Guest post by Martina Tazzioli, Lecturer in Geography at Swansea University and Visiting Lecturer in forced migration at City University of London. She is the author of Spaces of Governmentality: Autonomous Migration and the Arab Uprisings (2014), co-author with Glenda Garelli of Tunisia as a Revolutionized Space of Migration (2016), and co-editor of Foucault and the History of Our Present (2015). She is co-founder of the journal Materialifoucaultian.
Diavata refugee camp is situated seven kilometres north of the Greek city of Thessaloniki. One of the three soldiers who are guarding the main gate comes close to me, pointing to a group of Syrian guys; ‘all these people want to go to Europe, and not staying here. Yet, Europe does not allow them to pass’. As this man recognised, after the closure of the Balkan route and the EU’s demand that Greece registers all migrants, ‘Europe’ has become more distant than ever. Diavata camp, is one of fifty refugee camps in Greece that have been opened during the first months of 2016, with funding from the UNHCR and the Internal Security Fund of the European Union. More than 1500 asylum seekers, both men, women and kids, who have been evicted from Eidomeni, have been moved there. After the closure of the Greek-Macedonian border in March 2016, thousands of migrants had remained stranded in Eidomeni, until April, when the Greek government evicted them. In this blog post, I examine the logistics of the hotspot system in Greece, drawing on fieldwork I conducted in Greece in April and in July 2016, both on the mainland and on two of the islands, Lesbos and Chios, where hotspots are located. I will show that the hotspot system is formed by a web of refugee camps and transit points, institutional channels of mobility and temporal borders.
The temporal borders of migration governmentality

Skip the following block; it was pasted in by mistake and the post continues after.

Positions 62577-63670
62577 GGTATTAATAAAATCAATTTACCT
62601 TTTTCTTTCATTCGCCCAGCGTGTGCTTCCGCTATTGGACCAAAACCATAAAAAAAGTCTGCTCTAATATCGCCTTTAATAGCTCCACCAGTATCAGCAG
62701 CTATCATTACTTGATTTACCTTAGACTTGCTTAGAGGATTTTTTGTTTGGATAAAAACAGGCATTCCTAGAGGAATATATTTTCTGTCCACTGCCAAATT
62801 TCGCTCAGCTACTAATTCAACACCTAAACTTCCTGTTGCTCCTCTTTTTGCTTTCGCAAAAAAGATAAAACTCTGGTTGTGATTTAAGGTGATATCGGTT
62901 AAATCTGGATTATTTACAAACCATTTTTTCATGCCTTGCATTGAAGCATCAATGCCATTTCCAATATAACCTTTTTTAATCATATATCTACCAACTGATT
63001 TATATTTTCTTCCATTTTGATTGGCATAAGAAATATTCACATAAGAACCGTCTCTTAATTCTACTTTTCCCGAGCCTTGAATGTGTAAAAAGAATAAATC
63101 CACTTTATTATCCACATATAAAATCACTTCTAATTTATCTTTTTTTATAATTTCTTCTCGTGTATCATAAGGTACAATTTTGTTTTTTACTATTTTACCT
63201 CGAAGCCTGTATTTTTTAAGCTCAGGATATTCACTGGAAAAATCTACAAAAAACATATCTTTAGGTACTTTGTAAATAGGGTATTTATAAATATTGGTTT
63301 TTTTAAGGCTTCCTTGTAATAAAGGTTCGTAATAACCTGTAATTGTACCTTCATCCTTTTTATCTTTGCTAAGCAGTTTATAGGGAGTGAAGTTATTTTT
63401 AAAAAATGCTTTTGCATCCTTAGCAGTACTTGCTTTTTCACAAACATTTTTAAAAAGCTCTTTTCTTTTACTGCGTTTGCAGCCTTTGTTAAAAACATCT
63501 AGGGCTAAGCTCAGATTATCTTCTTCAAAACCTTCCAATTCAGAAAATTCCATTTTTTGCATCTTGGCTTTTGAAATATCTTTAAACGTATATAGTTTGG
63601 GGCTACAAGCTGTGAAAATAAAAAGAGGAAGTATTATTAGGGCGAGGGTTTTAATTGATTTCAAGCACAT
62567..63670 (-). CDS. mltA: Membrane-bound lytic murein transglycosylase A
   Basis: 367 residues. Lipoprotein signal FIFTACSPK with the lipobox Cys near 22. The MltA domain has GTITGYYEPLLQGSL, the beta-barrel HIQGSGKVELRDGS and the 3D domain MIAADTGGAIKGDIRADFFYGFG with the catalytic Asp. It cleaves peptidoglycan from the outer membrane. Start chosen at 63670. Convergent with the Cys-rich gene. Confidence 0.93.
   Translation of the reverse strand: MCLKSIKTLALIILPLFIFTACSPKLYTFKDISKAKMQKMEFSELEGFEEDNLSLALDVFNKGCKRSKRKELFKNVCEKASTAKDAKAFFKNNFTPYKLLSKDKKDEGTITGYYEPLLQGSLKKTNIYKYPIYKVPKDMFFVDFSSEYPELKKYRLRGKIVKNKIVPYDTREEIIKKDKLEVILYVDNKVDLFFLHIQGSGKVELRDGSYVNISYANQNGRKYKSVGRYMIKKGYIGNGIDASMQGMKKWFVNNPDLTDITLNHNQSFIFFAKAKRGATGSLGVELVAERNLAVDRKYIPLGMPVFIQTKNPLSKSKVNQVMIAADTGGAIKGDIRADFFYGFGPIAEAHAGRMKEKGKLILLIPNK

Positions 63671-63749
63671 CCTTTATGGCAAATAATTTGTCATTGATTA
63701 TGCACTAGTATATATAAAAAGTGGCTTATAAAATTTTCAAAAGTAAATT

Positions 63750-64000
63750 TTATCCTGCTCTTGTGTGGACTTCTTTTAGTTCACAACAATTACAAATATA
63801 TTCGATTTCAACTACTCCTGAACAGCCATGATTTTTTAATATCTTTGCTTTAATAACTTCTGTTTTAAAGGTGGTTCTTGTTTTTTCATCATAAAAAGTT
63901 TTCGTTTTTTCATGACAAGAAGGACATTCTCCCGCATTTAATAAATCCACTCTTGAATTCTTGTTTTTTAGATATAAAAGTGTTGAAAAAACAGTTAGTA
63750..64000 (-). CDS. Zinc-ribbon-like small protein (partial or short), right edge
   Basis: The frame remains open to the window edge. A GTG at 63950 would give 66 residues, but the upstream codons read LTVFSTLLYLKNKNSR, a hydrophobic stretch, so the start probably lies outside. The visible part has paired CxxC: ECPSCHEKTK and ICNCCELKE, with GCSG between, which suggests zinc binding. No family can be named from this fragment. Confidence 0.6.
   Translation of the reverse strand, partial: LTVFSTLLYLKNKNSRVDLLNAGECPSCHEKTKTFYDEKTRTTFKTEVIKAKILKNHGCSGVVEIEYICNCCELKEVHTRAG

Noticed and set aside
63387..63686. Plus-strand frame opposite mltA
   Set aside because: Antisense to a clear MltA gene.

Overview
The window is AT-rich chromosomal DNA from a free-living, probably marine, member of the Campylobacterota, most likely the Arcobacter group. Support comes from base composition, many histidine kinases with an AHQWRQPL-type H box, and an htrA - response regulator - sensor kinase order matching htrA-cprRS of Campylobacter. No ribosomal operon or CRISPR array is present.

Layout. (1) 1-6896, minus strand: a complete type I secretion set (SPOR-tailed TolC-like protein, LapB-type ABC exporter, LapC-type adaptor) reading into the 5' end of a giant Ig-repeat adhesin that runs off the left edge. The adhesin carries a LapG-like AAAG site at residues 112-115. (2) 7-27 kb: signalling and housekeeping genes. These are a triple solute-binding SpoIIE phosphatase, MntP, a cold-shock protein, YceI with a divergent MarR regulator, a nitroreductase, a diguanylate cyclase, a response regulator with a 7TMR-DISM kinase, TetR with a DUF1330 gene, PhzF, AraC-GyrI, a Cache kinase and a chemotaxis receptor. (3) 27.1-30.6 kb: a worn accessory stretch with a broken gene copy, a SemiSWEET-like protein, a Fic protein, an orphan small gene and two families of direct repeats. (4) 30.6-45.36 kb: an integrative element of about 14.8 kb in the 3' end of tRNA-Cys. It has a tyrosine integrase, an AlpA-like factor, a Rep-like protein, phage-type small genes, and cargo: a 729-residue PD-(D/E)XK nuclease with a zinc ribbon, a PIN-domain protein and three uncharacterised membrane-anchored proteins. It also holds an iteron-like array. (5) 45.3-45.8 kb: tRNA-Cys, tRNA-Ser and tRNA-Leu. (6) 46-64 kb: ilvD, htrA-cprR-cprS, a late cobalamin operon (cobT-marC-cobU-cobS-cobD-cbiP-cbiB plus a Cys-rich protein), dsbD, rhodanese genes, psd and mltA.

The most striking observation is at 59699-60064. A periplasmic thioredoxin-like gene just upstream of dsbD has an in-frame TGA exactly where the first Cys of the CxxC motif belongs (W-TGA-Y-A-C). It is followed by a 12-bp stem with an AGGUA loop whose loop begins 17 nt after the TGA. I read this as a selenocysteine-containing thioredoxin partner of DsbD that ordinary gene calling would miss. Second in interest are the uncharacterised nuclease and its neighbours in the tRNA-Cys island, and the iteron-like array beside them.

In Diavata, like in any other refugee camp in Greece, migrants wait. Some wait to be relocated elsewhere in Europe. Others, are simply stranded, hoping that the Macedonian border will open again or striving to find a way to cross the border. Border-zones inside the Greek territory - such as temporary refugee camps - function as hotspot-like places, dividing migrants from citizens. They also determine their 'spatial legitimacy', or, as a UNHCR officer in Thessaloniki put it, their 'geographic limitations', that is where they are allowed to go and stay. Migrants are firstly, divided on the basis of their nationality: only Syrians, Eritreans and Yemenites, and until July 1st Iraqis, could apply for relocation to another member state while their asylum case is being processed. The rest can only enter the asylum procedure in Greece. However, being eligible for relocation does not mean being effectively relocated. Indeed, more and more relocation cases have been rejected in the last two months, usually on the basis of security.
The boundaries of nationality are mobilised by national and European authorities as part of strategies of spatial containment. That is to say, on the basis of their nationality migrants are in fact moved, along institutional channels, and allocated to a certain space, while others are stranded in Greece. Yet, the logistics of the hotspots in Greece is also characterised by the multiplication of temporal borders, as a way of further restricting the access to the asylum process and to supplement other legal and spatial strategies of containment. A dense agenda of dates and time intervals determines the future geographies of migrants who landed in Greece: only those who arrived before March 20, 2016, when the EU-Turkey deal was signed, are eligible for relocation; Iraqi citizens could apply for relocation only until July 1, 2016; the pre-registration procedure for asylum seekers has been conducted between May and the end of July 2016, and it concerned only those migrants who arrived between January 1, 2015 and March 20, 2016.